Continuing Bevacizumab Therapy for Metastatic Colorectal Cancer
Name of the Trial
Why This Trial Is Important
Bevacizumab, a monoclonal antibody that inhibits the formation of new blood vessels tumors need for continued growth, has been shown to help extend the survival of patients with advanced or metastatic colorectal cancer when used as part of initial, or first-line, therapy. It is unknown, however, whether continuing bevacizumab will help improve survival when used in second-line therapy to treat patients whose cancer has progressed despite first-line treatment with bevacizumab and chemotherapy.
In this trial, patients with metastatic colorectal cancer that has progressed on first-line therapy containing oxaliplatin and bevacizumab will be treated with the drugs irinotecan and cetuximab. The patients will also be randomly assigned to receive either a low dose of bevacizumab, a high dose of bevacizumab, or no additional bevacizumab.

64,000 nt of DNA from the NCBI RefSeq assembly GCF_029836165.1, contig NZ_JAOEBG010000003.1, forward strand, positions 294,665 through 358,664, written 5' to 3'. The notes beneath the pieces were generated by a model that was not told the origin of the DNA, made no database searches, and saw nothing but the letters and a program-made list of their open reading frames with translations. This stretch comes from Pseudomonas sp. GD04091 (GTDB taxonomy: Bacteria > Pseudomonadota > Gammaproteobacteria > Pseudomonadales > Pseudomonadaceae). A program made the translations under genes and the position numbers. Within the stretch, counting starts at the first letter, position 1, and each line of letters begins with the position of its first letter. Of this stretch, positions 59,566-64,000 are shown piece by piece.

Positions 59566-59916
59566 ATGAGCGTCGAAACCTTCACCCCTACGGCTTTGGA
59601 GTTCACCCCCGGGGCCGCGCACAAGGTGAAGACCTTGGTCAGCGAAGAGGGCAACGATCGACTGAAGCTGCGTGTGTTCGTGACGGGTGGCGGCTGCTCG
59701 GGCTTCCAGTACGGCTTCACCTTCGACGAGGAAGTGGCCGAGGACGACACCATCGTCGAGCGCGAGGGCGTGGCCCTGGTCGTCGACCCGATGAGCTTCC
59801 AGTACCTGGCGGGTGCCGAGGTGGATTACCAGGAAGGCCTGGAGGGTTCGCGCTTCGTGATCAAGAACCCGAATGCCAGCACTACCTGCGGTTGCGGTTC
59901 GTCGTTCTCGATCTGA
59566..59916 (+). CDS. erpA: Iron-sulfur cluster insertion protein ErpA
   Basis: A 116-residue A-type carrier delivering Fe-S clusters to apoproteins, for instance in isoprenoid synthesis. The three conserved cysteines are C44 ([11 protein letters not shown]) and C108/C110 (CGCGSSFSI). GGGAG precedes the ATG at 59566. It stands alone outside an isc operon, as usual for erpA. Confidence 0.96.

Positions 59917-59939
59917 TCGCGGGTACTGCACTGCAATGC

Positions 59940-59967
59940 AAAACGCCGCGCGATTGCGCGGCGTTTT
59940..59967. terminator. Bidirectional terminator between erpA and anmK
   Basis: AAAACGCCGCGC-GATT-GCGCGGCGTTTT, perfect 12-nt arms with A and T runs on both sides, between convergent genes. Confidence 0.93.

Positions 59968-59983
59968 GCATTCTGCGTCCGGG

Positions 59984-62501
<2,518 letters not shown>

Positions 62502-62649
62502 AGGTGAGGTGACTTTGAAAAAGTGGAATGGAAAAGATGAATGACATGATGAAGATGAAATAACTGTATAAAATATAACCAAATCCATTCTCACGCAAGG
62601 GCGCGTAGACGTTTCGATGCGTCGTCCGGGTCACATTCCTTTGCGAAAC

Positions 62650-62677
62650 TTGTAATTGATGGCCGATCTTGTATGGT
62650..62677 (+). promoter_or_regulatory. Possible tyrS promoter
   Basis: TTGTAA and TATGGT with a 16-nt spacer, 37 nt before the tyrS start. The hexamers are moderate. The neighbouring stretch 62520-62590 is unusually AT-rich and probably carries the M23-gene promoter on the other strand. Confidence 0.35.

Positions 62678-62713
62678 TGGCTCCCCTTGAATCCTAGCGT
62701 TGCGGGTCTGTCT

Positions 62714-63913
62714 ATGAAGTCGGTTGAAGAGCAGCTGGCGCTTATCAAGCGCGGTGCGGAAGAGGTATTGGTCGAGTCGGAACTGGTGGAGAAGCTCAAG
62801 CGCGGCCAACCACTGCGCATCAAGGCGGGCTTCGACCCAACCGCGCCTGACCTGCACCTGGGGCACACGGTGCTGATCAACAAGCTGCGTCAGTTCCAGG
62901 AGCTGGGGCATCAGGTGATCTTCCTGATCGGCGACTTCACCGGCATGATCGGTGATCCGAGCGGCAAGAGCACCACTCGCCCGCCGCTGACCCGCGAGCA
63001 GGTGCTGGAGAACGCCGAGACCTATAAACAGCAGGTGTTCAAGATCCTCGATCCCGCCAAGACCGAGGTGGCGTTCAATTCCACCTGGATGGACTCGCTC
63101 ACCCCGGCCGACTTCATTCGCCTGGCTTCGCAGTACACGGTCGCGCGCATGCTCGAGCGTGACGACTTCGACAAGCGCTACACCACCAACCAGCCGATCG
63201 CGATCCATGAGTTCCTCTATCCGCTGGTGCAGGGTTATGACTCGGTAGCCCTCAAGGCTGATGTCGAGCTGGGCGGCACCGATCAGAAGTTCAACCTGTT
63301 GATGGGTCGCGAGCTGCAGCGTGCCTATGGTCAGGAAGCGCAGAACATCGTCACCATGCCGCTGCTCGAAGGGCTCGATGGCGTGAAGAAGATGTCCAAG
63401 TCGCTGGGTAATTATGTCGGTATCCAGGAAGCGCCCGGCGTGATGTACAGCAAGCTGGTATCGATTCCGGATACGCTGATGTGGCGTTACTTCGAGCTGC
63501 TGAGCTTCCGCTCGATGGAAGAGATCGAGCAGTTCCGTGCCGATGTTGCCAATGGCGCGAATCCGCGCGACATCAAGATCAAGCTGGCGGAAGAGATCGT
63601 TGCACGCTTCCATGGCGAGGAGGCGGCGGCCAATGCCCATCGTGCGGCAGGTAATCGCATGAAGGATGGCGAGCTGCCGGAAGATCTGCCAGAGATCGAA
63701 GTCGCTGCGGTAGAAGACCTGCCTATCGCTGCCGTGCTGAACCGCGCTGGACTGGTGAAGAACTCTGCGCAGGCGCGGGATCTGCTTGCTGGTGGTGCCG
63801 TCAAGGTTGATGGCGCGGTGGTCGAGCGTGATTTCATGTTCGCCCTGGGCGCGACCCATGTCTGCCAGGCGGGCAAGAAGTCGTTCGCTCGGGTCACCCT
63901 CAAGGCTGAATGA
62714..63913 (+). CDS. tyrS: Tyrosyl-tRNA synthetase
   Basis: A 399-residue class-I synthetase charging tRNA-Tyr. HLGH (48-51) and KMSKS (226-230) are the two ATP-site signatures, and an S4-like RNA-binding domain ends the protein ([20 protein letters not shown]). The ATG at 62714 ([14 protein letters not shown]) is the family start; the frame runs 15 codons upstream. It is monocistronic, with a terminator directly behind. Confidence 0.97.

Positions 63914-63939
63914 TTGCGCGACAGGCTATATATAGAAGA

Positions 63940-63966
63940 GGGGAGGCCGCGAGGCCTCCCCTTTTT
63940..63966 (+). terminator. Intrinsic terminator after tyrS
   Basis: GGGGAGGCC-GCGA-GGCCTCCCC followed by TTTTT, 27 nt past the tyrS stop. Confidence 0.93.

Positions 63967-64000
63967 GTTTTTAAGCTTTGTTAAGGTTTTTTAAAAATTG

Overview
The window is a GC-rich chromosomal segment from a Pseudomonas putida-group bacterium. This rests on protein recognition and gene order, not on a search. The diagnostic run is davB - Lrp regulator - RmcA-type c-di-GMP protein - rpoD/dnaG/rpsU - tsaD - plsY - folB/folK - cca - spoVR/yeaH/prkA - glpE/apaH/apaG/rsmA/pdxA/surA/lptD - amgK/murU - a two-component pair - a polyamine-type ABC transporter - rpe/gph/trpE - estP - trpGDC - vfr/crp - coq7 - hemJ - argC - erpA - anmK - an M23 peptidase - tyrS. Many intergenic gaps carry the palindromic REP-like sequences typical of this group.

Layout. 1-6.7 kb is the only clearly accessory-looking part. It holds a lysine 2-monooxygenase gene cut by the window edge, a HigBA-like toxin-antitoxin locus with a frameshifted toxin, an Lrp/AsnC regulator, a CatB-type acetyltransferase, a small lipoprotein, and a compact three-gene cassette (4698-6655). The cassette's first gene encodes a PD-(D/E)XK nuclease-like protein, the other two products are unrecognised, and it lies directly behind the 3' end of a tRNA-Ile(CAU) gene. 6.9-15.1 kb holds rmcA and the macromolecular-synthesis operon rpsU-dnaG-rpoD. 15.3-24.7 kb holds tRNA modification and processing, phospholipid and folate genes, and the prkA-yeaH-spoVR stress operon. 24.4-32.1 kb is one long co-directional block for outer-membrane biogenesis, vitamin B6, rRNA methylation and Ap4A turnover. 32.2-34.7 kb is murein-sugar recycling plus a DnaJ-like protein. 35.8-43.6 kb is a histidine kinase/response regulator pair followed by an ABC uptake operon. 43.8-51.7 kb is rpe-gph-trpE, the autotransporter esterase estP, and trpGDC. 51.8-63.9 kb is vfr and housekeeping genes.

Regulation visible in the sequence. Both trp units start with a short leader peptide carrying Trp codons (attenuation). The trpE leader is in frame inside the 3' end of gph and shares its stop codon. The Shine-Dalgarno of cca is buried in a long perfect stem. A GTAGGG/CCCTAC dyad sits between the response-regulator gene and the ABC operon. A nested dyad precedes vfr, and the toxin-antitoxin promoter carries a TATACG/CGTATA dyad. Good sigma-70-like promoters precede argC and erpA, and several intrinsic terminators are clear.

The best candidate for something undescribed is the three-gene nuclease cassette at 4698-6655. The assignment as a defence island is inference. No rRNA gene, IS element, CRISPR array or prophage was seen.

"The goal of this trial is to determine whether there is a benefit to continuing to treat patients with bevacizumab if they have progressed on a regimen containing it," said Dr. Gold."Bevacizumab may make tumors more susceptible to chemotherapy by normalizing the tumor vasculature, and emerging data suggest that bevacizumab and cetuximab may produce a synergistic effect," Dr. Gold added. "So, there is a good rationale to see if continuing bevacizumab in combination with cetuximab will help improve outcomes for patients, perhaps helping them live longer."
For More Information
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